Vancouver Sun Run founder among recipients of ‘7 Over 70’ award

The 75-year-old pioneer of sports medicine is one of seven hard-charging seniors being recognized Saturday with a ‘7 Over 70’ Award.

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For two hours every morning, you can find Dr. Jack Taunton clutching trekking poles and hauling it down Salish Sea Drive in Tsawwassen.

The 75-year-old pioneer of sports medicine is one of seven hard-charging seniors being recognized Saturday with a “7 Over 70 Award” honouring “older persons who continue to spend their lives taking on new projects, business, and philanthropic endeavours.”

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The honour comes at a time when Taunton, who spent 40 years as a physician, researcher and educator at the University of B.C., is battling bladder cancer.

“I don’t have any power, or very little, on my right side,” Taunton said. “It’s because the immunotherapy drug I’ve been taking to stop the spread of cancer from my bladder also attacks my nerves.”

But the Delta resident is no stranger to adversity.

Jack Taunton
Sun Run founder Dr. Jack Taunton with three-time women’s elite race winner Lynn Kanuka. Photo by Fred Lee /PNG

His love for sports was born from a drive to overcome physical limitations as a child. At age 6, he contracted polio, resulting in paralysis of his right arm and leg. After he recovered from that disease, a car struck him while he was on a bike ride, fracturing his foot and leg.

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“I couldn’t do any sports until I was 14,” Taunton said. “When I got out of my cast, I went crazy. I played football, soccer, and then I started running. Eventually, I was competing in marathons.”

Taunton became a nationally ranked marathoner, completing 60 races with a personal best of 2:25:29. He did this while attending UBC medical school, where he later became a professor and developed a clinical practice in sports medicine.

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In 1971, he started Canada’s first road-running club, the Lions Gate Road Runners, alongside fellow UBC physician Doug Clement. The pair organized local races that would eventually grow to become the BMO Vancouver Marathon and the Vancouver Sun Run.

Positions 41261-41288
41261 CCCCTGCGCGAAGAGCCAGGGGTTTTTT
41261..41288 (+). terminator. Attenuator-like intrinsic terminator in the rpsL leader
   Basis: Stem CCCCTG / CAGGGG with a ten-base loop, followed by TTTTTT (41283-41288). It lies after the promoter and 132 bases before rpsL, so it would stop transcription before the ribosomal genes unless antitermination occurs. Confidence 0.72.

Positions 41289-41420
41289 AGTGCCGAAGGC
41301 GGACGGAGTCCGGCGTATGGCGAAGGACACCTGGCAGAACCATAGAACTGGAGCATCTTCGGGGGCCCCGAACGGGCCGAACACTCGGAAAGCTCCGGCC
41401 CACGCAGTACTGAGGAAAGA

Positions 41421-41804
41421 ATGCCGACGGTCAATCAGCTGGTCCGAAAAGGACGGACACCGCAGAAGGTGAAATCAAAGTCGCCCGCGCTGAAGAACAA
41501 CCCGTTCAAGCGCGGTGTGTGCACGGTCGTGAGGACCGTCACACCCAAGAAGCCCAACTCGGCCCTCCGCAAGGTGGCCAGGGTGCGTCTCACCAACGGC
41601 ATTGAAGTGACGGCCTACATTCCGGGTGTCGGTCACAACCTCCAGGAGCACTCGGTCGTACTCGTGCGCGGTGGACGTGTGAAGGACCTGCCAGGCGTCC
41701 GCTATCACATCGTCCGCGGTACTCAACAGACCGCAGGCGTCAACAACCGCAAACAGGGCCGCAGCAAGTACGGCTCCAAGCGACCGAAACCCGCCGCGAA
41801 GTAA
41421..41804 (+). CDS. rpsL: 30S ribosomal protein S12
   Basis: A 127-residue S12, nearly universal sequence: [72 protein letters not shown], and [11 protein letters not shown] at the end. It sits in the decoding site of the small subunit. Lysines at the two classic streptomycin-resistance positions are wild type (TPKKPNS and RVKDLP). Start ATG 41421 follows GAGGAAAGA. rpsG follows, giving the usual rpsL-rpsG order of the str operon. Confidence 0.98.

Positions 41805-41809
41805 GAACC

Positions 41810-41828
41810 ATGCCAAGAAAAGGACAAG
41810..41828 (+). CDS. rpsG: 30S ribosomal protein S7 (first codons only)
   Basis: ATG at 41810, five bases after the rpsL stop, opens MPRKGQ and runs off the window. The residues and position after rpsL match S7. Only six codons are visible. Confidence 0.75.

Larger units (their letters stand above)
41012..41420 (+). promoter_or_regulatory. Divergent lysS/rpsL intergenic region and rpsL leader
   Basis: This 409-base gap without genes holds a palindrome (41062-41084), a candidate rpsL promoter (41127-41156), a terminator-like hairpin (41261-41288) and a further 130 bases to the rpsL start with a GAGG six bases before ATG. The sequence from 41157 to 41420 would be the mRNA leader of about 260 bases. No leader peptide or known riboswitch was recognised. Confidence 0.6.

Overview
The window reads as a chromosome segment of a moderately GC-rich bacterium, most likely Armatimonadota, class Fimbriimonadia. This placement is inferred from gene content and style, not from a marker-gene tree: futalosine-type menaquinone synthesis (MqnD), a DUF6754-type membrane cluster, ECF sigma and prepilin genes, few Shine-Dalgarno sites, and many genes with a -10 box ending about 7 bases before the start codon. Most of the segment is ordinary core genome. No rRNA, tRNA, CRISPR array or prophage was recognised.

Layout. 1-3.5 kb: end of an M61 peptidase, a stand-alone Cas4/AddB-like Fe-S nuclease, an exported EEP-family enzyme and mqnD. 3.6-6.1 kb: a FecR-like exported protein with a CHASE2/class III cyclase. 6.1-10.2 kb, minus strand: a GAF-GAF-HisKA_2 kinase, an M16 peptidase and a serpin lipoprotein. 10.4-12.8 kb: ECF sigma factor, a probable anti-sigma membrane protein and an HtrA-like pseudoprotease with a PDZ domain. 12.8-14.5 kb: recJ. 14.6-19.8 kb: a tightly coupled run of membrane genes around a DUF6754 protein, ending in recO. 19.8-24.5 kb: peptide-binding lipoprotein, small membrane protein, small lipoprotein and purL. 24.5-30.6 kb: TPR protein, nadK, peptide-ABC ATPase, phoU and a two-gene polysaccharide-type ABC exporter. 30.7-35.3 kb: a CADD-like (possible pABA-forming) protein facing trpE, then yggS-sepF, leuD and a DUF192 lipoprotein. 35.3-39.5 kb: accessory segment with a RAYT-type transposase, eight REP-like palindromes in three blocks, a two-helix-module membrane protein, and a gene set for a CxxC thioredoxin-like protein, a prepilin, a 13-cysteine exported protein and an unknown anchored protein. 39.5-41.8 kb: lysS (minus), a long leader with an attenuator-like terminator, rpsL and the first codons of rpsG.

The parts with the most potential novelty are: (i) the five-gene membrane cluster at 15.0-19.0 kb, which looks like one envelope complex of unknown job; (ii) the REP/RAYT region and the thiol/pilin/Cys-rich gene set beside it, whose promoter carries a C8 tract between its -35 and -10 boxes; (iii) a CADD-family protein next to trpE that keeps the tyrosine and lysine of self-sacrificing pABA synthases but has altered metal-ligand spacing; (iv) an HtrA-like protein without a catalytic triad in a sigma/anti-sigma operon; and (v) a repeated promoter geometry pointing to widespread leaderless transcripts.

Taunton also co-founded SportMedBC, an organization that facilitates Sun Run training clinics. “We see people go from walking to running 10K in a span of 13 weeks and just reaping the benefits,” he said.

Last April, the physician came out of self-isolation to lead the Sun Run alongside Clement, as the pair has done for three decades now.

“It was the first event I was allowed to go to because of the chemotherapy I was on,” Taunton said.

The doctor said that was likely the last race he would ever run.

“I can’t take any chances now because my bones are brittle, and if I fall I would likely break a hip or a knee. I’ve already lost nine teeth,” he said. “I’m no longer able to keep balance.”

Jack Taunton
Dr. Jack Taunton, 2009 Photo by bill keay /vancouver sun

But Taunton said he has no plans to quit exercising. He is encouraging others, especially people his age, to do the same.

“Regular exercise reduces your risk of heart disease, cancer, stroke, and high blood pressure. It adds to the quality and longevity of your life,” said Taunton, noting the more than 200,000 kilometres he has run over the years.

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He said daily 24-kilometre walks with his wife, Cheryl, helped him recover from heart surgery many years ago and allowed him to go on to work as the chief medical lead of the Canadian team at the Sydney 2000 Olympics. Taunton has led Canada’s medical team at seven other Olympic Games, including the Vancouver 2010 Olympics.

In 2016, he helped found a sports medicine clinic in Uganda.

While the physician is no longer able to cycle or run, he said his mission to inspire others continues in the walking he does every morning around Delta.

“Combining exercise and chemotherapy, oh god, you feel just terrible. But I know if I want to improve my cancer prognosis I’ve got to continue exercising every day,” he said.

“Today on my walk, I had two cyclists stop and talk to me. One of them thanked me and said: ‘I see you out here every day and it motivates me.’ I think that is my purpose right now.”

The 7 over 70 awards are sponsored by KinVillage, a non-profit association that provides a range of housing, as well as health and wellness programs, for seniors in Delta.

“There are awards that recognize younger people but not that many that honour older adults for the work they do after 70,” said Dan Levitt, CEO of KinVillage, in a statement.

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In addition to Taunton, Saturday’s gala will recognize Carlene Lewall, a long-time gymnastics coach; Peter Guichon, a fourth-generation farmer who drove advancements in agriculture; Avis Glaze, an international educator; Bruno Marti, a chef who has provided mentorship in the culinary industry; Leslie Abramson, a business owner and long-time volunteer; and Bill Wilms, a broadcaster who has shared his love of golf. 

sgrochowski@postmedia.com


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